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World - Ocean protection needs a spirit of compromise

A proposal that weighs up options for meeting climate, conservation and food-provision goals deserves serious consideration.

After a year of pandemic-induced delays, 2021 is set to be a big year for biodiversity, climate and the ocean. Later this year, world leaders are expected to gather for meetings of the United Nations conventions on biological diversity and climate to set future agendas. Ocean policies will be a priority for both.

Momentum is building for what is called the 30 × 30 campaign — a goal to protect 30% of the planet (both land and sea) by 2030. Last December, the 30% ocean goal was backed by the High Level Panel for a Sustainable Ocean Economy, which comprises the heads of state of 14 coastal nations, including some of the largest countries, such as Indonesia, and the smallest, like Palau. This is an important step.

But this target is ambitious. At present, 15% of terrestrial surfaces are classed as protected, and only about 7% of the oceans have been designated or proposed as marine protected areas — so named because, within them, fishing and other industrial activities are prohibited or restricted. Just 2.6% of the oceans are either fully or highly protected. Although these numbers have been improving, they are behind schedule — a previous global target was to protect 17% of land and 10% of the oceans by 2020.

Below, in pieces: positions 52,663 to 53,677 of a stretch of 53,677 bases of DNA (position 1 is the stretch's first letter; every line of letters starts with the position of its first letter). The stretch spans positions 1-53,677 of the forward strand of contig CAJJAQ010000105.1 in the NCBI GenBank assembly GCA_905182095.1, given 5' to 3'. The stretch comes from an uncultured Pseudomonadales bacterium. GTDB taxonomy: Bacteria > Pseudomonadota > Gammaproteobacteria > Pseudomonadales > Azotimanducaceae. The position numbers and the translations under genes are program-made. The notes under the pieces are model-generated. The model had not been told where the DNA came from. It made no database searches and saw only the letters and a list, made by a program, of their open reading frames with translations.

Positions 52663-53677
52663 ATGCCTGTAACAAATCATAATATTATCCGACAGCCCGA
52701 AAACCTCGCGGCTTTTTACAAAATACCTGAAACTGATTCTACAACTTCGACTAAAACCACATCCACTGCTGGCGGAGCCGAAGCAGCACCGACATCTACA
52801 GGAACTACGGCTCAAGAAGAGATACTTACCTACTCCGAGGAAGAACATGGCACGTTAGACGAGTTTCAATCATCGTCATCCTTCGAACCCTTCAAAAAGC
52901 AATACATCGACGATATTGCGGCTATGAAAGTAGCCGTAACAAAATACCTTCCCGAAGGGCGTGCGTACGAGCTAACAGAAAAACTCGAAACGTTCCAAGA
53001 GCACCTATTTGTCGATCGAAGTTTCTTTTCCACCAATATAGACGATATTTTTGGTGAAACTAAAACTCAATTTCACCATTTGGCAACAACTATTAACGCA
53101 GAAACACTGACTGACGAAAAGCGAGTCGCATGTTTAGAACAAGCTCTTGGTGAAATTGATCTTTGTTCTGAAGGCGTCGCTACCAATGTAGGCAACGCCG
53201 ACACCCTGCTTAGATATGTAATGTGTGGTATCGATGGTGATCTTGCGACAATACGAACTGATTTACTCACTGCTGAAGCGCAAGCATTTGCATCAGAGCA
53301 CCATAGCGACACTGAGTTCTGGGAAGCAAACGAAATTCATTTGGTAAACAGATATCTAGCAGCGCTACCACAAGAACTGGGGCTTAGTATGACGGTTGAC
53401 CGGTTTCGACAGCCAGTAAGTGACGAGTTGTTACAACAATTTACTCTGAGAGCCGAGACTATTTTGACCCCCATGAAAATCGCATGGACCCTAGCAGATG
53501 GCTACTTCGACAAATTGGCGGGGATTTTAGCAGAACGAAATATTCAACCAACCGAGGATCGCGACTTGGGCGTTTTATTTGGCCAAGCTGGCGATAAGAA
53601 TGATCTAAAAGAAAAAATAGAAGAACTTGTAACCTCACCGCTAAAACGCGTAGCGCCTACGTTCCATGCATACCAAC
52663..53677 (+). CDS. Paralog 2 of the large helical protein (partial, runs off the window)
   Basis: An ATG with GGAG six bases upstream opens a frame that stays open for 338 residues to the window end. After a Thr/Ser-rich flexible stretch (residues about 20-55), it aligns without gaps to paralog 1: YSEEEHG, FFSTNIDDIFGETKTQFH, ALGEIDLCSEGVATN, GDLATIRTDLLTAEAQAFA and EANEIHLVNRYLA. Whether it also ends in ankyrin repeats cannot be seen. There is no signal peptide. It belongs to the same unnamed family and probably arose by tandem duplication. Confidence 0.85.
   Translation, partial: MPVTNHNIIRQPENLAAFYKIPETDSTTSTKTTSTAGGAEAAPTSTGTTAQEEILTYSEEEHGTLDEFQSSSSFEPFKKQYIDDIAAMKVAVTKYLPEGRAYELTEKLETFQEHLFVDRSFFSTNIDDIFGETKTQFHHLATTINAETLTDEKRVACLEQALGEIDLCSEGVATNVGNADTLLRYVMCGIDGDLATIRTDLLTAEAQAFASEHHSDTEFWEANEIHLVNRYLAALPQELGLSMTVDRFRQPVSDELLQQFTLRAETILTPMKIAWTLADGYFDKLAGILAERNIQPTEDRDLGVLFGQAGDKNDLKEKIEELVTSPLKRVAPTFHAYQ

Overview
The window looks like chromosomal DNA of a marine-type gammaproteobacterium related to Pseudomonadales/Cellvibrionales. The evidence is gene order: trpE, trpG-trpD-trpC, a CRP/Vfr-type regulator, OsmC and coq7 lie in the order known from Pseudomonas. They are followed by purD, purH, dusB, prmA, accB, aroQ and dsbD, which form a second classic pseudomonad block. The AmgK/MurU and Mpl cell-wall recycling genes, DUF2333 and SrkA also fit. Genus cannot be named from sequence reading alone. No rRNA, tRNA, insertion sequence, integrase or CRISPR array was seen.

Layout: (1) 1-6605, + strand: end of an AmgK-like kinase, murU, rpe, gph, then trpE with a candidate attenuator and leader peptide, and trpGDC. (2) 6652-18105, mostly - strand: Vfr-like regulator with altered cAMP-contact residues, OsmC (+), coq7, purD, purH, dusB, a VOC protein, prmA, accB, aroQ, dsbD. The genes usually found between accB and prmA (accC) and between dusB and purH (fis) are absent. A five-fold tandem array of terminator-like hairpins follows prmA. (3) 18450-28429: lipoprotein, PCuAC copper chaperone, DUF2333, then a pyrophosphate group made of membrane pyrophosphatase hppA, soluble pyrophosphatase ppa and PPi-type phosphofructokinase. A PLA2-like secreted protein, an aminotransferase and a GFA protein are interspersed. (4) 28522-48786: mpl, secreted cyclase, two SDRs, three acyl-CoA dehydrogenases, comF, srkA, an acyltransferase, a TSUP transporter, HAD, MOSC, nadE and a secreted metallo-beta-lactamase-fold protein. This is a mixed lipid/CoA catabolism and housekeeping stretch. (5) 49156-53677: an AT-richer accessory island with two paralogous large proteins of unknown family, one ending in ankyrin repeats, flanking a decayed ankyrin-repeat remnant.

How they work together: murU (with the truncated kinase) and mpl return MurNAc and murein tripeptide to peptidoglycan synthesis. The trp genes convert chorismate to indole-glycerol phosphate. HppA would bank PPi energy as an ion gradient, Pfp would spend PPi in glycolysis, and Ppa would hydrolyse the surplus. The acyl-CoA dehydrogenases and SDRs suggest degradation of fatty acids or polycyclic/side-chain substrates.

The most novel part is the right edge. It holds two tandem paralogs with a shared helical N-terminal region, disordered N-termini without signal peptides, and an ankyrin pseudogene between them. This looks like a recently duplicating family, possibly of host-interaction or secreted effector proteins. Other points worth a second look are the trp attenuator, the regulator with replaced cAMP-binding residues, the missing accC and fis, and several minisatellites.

Achieving the ocean’s full potential for helping humanity will require genuinely sustainable fishing practices, investments in renewable technologies such as offshore wind farms, and zero-emissions shipping. Carbon-hungry seagrasses and mangroves must also be restored. But efforts to achieve these goals inevitably create conflicts, because governments, the conservation community and industry tend to have different priorities. Such disagreements are impeding progress.

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